£290 million to help new and expectant mums who have poor mental health
One in 5 new mothers develop a mental health problem around the time of the birth of their child and some 30,000 more women need specialist services. If untreated this can turn into a lifelong illness, proven to increase the likelihood of poor outcomes to the mother or new baby.
That is why the government is today (11th January 2016) announcing a £290 million investment in the years to 2020 which will mean that at least 30,000 more women each year will have access to specialist mental healthcare before and after having their baby. For example, through perinatal classes, new community perinatal teams and more beds in mother and baby units, mums with serious mental health problems can get the best support and keep their babies with them.
Clare Dolman, Vice Chair of the MMHA, trustee of Action on Postpartum Psychosis and Vice Chair of Bipolar UK, explains how the charities worked with EastEnders on the storyline of Stacey Branning’s postpartum psychosis.
The Guardian covers a study from The Confidential Enquiry into Maternal Deaths (based at Oxford University) which found that ‘half of perinatal suicides by women could be prevented by better care’
How boosting attachment reduces number of babies going into care, reports Children & Young People Now. A project in Norfolk is reducing the number of babies needing to go into care by promoting parents’ mental health and improving parent-child attachment
Another from Medical News Today: Researchers have found anxiety around the arrival of a new baby is just as common as postnatal depression, and the risks for men are nearly as high as for women. Mental health researchers reviewed 43 separate studies and found anxiety before and after a child arrives is just as prevalent as depression, affecting around one in ten men, around half the rate for women.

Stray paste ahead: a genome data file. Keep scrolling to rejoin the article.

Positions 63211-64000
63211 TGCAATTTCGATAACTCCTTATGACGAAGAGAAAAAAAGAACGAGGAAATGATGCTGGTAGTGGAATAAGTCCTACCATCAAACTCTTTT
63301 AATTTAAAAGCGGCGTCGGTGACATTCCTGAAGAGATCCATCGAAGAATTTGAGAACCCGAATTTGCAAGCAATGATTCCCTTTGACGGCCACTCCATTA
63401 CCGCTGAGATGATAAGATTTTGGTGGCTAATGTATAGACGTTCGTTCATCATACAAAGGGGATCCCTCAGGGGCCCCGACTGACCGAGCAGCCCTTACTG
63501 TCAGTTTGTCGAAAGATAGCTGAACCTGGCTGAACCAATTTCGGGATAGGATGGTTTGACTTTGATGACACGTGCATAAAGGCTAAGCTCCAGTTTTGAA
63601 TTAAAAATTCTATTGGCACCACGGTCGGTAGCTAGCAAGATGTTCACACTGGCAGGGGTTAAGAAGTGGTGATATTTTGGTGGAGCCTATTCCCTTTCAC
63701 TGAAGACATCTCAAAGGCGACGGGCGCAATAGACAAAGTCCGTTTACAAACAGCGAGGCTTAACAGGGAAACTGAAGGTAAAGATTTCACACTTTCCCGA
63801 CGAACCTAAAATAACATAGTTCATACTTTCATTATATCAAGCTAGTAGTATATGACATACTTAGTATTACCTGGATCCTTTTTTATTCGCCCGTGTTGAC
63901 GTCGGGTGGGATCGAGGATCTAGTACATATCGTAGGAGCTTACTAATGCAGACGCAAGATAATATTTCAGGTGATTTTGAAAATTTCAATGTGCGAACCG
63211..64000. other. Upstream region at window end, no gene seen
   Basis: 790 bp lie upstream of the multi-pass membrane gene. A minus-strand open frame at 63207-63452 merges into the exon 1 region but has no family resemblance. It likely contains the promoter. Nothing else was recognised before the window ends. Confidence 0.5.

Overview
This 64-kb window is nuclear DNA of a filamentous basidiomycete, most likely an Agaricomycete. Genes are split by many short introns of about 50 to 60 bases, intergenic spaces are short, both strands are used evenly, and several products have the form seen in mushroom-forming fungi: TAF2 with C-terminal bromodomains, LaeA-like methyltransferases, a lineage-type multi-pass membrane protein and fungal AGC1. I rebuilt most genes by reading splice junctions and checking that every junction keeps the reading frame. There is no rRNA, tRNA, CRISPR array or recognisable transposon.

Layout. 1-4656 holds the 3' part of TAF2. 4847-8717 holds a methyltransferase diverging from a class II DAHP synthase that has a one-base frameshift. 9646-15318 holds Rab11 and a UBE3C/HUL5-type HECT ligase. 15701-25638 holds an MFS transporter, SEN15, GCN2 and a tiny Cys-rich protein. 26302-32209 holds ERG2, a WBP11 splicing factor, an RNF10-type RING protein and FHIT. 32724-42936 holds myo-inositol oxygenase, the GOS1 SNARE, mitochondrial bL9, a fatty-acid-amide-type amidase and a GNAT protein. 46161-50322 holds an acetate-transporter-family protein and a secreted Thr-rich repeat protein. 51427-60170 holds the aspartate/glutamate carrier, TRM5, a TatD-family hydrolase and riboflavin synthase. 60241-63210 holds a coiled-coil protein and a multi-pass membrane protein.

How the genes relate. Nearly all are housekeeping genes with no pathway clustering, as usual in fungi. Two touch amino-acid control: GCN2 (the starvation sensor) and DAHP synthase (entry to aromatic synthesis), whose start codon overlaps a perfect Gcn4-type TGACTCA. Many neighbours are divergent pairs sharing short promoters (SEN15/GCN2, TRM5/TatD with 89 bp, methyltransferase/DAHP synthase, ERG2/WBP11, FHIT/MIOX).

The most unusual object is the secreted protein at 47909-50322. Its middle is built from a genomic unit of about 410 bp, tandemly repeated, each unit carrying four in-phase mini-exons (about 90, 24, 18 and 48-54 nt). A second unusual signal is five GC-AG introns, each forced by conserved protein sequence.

Two in five new parents experience mental health issues, poll finds
From The Guardian: Two in five parents experienced a mental health issue during or after pregnancy with their first child, according to a survey, which found many are too afraid to seek professional support. The poll of 2,000 new mothers and fathers, for the Royal College of Nursing (RCN), found that less than half (46%) of those who suffered from anxiety, depression or another mental health issue considered seeking help from a healthcare professional. A quarter of those who did not seek professional support said they were too scared to do so.
Mother sentenced for killing baby son
A very sad story covered by the BBC relevant , “A woman who killed her baby while she was mentally ill has been given a suspended jail sentence.”
Prevention and treatment perinatal mental health services tailored specifically for men are needed
* @PaulGaldas: “Prevention and treatment perinatal mental health services tailored specifically for men are needed